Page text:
6. Gin and Tonic Tart: Lemon egg tart using Palouse Heritage Turkey Red wheat flour with gin and tonic simple syrup using Sandstone Stonecarver Gin

 

Thanks again Rob, Lara, Aba, Kelly, Isaac, and Olympia historian Don Prosper for such a marvelous event!

Country-Style Breads (Part 3)

This post is the third and final of a three-part series focusing on delicious, wholesome bread recipes that feature our landrace grains. These recipes and many others are included in our newly released updated edition of the Harvest Home Cookbook, available here in both print and eBook versions.

Braided Sweets

The restoration of landrace grains and availability today of identity-specific variety flours also makes possible the customization of time-honored recipes to flavor and texture preferences with consideration of new techniques. At Palouse Heritage we have worked for years to foster “flavorful authenticity” by providing an array of nutritious pre-hybridized landrace grain flours like Crimson Turkey hard red wheat, Sonoran Gold soft white, Yellow Breton soft red, and Purple Egyptian barley. These and other grains arrived from Eurasia during the earliest years of North American colonization to make possible a incredible continental cornucopia.

Blue Hill Restaurant Palouse Heritage Breads,   Rockefeller Stone Barns Center for Food and Agriculture; Tarrytown, New York

Blue Hill Restaurant Palouse Heritage Breads, Rockefeller Stone Barns Center for Food and Agriculture; Tarrytown, New York

Ancestral country-bread styles handed down through the ages were not necessarily meant to be unchangeable, fixed lists of ingredients and directions. Now in her hundredth year, spirited Vera Grove Rudd is the eldest member of our extended clan. She was raised at our Palouse Colony Farm and vividly recalls joining her mother to gather hops that grew profusely along the river in order to make a sourdough starter from the naturally occurring yeast that grew on the cones. I have recently learned that this practice was a folk remnant of common practice in medieval times. The hops still grow at the farm in abundance, but times change and Vera came to use store-bought active dry yeast for her country-style breads. As times change so can baking methods and availability of healthy ingredients. Rather like Van Gogh at work on his glowing harvest canvases or Thomas Hart Benton painting Midwest threshing scenes, distinct grain flours serve like paints to enable artisan bakers at home or elsewhere to follow long favored ways, as well as make marvelously new variations.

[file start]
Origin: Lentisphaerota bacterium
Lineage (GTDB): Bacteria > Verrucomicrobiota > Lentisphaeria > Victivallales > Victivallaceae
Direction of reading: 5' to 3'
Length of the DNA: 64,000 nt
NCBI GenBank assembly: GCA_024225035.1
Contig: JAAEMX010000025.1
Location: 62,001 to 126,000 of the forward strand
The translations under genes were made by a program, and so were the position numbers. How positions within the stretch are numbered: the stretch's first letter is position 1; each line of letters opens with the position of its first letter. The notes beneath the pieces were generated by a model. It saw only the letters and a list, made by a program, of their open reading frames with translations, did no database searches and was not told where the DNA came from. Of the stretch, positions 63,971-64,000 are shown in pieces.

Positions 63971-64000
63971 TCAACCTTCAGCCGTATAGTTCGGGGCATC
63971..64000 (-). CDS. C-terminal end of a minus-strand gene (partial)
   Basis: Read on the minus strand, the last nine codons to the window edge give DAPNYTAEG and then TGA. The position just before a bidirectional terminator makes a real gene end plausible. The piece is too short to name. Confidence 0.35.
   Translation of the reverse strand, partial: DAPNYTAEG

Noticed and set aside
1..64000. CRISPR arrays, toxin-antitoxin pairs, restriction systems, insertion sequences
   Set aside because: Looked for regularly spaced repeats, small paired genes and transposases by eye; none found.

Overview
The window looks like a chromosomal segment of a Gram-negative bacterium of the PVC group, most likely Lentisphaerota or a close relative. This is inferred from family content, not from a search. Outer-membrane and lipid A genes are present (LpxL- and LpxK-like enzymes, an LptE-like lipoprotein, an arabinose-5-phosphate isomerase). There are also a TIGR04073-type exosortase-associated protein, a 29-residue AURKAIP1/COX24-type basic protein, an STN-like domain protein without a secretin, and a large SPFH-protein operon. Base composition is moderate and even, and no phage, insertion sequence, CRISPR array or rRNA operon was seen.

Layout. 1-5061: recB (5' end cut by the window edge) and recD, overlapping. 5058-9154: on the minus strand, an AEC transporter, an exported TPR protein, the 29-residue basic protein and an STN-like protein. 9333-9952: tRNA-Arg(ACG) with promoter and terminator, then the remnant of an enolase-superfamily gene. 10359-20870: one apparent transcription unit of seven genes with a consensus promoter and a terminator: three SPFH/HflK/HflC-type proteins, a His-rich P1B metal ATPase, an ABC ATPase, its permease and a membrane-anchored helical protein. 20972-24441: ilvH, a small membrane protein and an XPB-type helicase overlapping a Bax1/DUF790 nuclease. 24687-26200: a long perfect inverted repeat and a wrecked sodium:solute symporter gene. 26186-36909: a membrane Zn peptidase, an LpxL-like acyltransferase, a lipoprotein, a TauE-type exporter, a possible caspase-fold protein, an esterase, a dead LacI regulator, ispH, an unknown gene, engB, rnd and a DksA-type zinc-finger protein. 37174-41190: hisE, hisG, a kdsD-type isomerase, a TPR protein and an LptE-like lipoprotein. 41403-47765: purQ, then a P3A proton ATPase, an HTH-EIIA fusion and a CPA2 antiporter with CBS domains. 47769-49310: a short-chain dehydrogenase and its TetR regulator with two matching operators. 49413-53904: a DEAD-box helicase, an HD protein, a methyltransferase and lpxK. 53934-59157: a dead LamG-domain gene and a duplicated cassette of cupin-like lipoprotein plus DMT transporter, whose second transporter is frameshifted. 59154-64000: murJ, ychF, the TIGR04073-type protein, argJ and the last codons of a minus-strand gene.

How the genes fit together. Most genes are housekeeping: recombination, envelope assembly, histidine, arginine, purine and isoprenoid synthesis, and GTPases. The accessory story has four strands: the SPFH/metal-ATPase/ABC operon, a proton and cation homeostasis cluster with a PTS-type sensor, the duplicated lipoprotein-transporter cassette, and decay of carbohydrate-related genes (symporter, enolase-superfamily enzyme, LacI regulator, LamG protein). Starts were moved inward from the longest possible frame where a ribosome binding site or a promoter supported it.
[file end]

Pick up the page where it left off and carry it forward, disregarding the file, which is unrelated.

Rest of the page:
Although country-style breads have generally been made without eggs, dried fruit, or baked vegetables, these ingredients have long been included by experienced home cooks for special holiday breads. The following recipe from our extended family’s hundred-year-old matriarch, “Miss Vera,” brings to mind her stories of enjoying it every Friday evening when she was a girl living on the family’s Palouse River farm. Recipes like this were popular submission to the many school PTA, church, and social organizations loosely bound cookbook fundraisers. She noted that her mother gathered hop cones every summer for yeast that imparted a unique and wonderful flavor.